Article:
The near real-time crisis mapping of the disasters in Haiti and Chile using Ushahidi required a substantial number of student volunteers. These volunteers were not the proverbial crowd but rather members of pre-existing, highly-connected social networks: universities. How do we move from netsourcing to crowdsourcing and on to turksourcing?
Student volunteers from Fletcher/Tufts, SIPA/Columbia and the Graduate Institute in Geneva all represent established social networks and not an anonymous crowd. They contributed over ten thousand free hours over the past 3 months to monitor hundreds of sources on the web and map actionable information on an ongoing basis. The Core Team at Fletcher spent dozens of hours training volunteers on media monitoring and mapping.
Netsourcing presents some important advantages. Pre-existing social ties can help mobilize a trusted volunteer network. I just sent one email to the Fletcher list-serve and because the Fletcher student body is a tight community, this eventually let do hundreds of volunteers being trained and contributing to the crisis mapping of Haiti.
At the same time, however, netsourcing is bounded crowdsourcing. In other words, netsourcing is scale-constrained. Imagine if Wikipedia contributions had been limited to professors only—that too would be bounded crowdsourcing. So how do we move from netsourcing to crowdsourcing crisis information? How do we move from having 300 volunteers connected via existing social networks to 300,000 or even 3,000,000 anonymous volunteers?
This was one of the many questions that my colleague Riley Crane, a friend of his and I discussed for almost 4 hours over dinner. (Riley recently rose to fame when he and his team at MIT that won DARPA’s Red Balloon competition). The answer, we think, is to develop a Mechanical Turk Service plug-in for Ushahidi. I’m calling this turksourcing. The two most time-consuming tasks that volunteers labored on was media monitoring and geo-location. Both processes can be disaggregated into human intelligence tasks (HITs) combined with some automation, like Swift River. And none of this would require prior training.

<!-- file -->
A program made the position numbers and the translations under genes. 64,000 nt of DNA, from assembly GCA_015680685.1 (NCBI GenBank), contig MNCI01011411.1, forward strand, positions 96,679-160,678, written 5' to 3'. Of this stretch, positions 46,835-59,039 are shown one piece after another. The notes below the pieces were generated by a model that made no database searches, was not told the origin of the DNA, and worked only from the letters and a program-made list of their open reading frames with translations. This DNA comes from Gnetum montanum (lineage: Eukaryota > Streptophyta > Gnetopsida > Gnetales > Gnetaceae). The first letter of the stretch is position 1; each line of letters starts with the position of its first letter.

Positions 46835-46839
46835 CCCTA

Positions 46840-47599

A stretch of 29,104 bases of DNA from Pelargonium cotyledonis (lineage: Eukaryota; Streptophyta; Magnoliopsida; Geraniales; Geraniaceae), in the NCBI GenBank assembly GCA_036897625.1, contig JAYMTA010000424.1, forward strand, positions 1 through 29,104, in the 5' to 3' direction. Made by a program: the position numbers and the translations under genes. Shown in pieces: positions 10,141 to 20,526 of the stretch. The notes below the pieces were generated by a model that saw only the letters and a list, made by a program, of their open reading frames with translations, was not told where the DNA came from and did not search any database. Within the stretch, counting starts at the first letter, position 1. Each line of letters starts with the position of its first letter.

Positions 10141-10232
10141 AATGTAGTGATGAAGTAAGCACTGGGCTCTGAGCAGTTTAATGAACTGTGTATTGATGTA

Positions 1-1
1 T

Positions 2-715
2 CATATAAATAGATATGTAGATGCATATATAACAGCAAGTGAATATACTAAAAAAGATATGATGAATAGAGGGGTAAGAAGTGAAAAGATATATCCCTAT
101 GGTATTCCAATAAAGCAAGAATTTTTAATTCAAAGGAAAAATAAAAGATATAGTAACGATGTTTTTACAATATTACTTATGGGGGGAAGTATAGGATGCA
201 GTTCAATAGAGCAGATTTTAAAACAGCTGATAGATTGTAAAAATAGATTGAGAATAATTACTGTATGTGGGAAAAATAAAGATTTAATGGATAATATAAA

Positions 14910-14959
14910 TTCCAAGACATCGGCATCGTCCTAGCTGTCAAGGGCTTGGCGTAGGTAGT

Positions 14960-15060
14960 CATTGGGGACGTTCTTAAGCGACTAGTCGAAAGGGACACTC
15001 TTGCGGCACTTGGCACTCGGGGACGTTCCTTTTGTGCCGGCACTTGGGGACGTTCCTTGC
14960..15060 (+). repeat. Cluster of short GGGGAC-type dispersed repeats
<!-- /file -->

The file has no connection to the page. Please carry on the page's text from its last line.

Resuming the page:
This is a conversation I very much look forward to continuing with Riley and one that I also plan to bring up at Nathan Eagle‘s Symposium on Artificial Intelligence for Development (AI-D) at Stanford next Monday. There is another related conversation that I’m excited to continue—namely the use of distributed, mobile gaming as an incentive catalytic for collective action, an area that Riley has spent a lot of time thinking about.
In terms of Ushahidi, If turksourcing crisis information can be combined with gaming, users could compete for altruism points, e.g., for how many HITs they contributed to a disaster response. This could be a proxy for how “good” a person is; a kind of public social ranking score for those who opt in. I imagine having individuals include their score and ranking on their blog (much like the number of Twitter followers they have). Who knows, a high altruism score could even get you more dates on Match.com.